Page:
NEW FOSSIL IN MYANMAR MAYBE BE EALRIEST ANCESTOR OF HUMANS, APES AND MONKEYS
The ancestors of humans, apes and monkeys evolved first in Asia before moving on to Africa, suggests a new fossil find from Myanmar. Remains of a newly found primate, Afrasia djijidae, show this monkey-like animal lived 37 million years ago and was a likely ancestor of anthropoids -- the group including humans, apes and monkeys.
Christopher Beard, a Carnegie Museum of Natural History vertebrate paleontologist who co-authored a study about the fossil find in the latest Proceedings of the National Academy of Sciences says "Our paper is the logical precursor to that, because we are showing how the anthropoid ancestors of humans made their way 'Into Africa."
Beard, project leader Jean-Jacques Jaeger of the University of Poitiers, and their colleagues analyzed the tooth remains of Afrasia. They found that it is very similar to, but more primitive than, another early anthropoid, Afrotarsius libycus, recently discovered at a site of similar age in the Sahara Desert of Libya. (The term "anthropoid" is used instead of "primate" because all anthropoids are primates, but not all primates are anthropoids. Lemurs, for example, fall into that latter group.)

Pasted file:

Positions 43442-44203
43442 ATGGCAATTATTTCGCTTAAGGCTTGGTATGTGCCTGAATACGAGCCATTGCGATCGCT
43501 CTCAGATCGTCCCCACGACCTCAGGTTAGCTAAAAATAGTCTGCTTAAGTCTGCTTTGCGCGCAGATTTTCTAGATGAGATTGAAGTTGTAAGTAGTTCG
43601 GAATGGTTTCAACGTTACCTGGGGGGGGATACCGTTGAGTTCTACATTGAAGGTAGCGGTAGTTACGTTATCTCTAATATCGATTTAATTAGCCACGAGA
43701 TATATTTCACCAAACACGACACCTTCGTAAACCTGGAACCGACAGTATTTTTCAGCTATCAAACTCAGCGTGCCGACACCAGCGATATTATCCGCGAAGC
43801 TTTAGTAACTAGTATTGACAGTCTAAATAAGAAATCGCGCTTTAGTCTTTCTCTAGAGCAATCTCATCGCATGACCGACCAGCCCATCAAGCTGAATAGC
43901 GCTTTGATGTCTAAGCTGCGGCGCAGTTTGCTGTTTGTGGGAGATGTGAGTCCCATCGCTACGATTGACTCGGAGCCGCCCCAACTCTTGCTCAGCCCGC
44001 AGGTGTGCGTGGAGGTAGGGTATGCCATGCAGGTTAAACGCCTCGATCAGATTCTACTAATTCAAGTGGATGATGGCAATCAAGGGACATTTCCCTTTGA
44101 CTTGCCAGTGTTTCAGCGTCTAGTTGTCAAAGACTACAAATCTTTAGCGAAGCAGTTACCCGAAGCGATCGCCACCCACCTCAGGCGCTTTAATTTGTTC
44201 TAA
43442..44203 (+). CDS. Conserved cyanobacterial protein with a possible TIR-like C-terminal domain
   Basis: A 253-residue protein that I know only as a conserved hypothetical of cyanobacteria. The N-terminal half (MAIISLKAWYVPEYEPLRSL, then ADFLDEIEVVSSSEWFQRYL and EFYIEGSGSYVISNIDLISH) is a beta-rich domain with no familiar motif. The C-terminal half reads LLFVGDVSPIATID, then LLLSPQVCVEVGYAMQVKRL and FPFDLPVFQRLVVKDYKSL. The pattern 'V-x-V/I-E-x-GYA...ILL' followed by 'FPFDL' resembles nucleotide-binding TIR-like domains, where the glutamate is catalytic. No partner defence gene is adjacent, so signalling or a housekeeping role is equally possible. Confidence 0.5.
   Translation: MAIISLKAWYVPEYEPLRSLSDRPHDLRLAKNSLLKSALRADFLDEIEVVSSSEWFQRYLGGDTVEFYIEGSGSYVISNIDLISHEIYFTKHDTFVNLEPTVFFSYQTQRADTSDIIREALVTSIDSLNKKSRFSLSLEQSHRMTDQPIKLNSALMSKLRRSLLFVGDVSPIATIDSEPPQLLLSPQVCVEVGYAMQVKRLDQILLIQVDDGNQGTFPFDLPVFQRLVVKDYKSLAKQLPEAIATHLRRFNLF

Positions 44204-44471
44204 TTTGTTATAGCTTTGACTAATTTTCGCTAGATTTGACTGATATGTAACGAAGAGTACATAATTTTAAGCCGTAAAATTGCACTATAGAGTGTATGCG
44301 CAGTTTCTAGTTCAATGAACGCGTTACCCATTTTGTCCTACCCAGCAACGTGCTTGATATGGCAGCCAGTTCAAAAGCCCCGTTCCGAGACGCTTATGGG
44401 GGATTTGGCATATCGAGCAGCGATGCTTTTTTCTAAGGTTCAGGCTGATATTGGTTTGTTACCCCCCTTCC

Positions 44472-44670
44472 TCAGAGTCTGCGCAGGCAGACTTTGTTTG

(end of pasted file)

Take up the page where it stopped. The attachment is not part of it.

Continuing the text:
The tooth size of Afrasia and Afrotarsius indicates that in life, both animals only weighed around 3.5 ounces. They likely fed mostly on insects and probably resembled small monkeys, Beard said. It remains a mystery as to how the small Asian animals came to Africa. "What we do know is that they had to cross a much larger version of the Mediterranean Sea (the ancient body of water was called the Tethys Sea) in order to go from Asia to Africa," Beard said. "At that time, Africa was an island continent like Australia is today."
He and his colleagues suspect that this branch eventually went extinct. It is likely that multiple Asian anthropoid species were able to colonize Africa 38-37 million years ago, with one species evolving many years later into Homo sapiens.
Scientists have long wondered why anthropoids just seemed to suddenly appear in Africa, with no apparent ancestry there. Afrasia's discovery helps to solve that mystery by opening up a new pre-chapter set in Asia.
"For years, we thought the African fossil record was simply bad," Jaeger
said. "The fact that similar anthropoids lived at the same time in Myanmar
and Libya suggests that the gap in early African anthropoid evolution is
actually real. Anthropoids didn't arrive in Africa until right before we
find their fossils in Libya."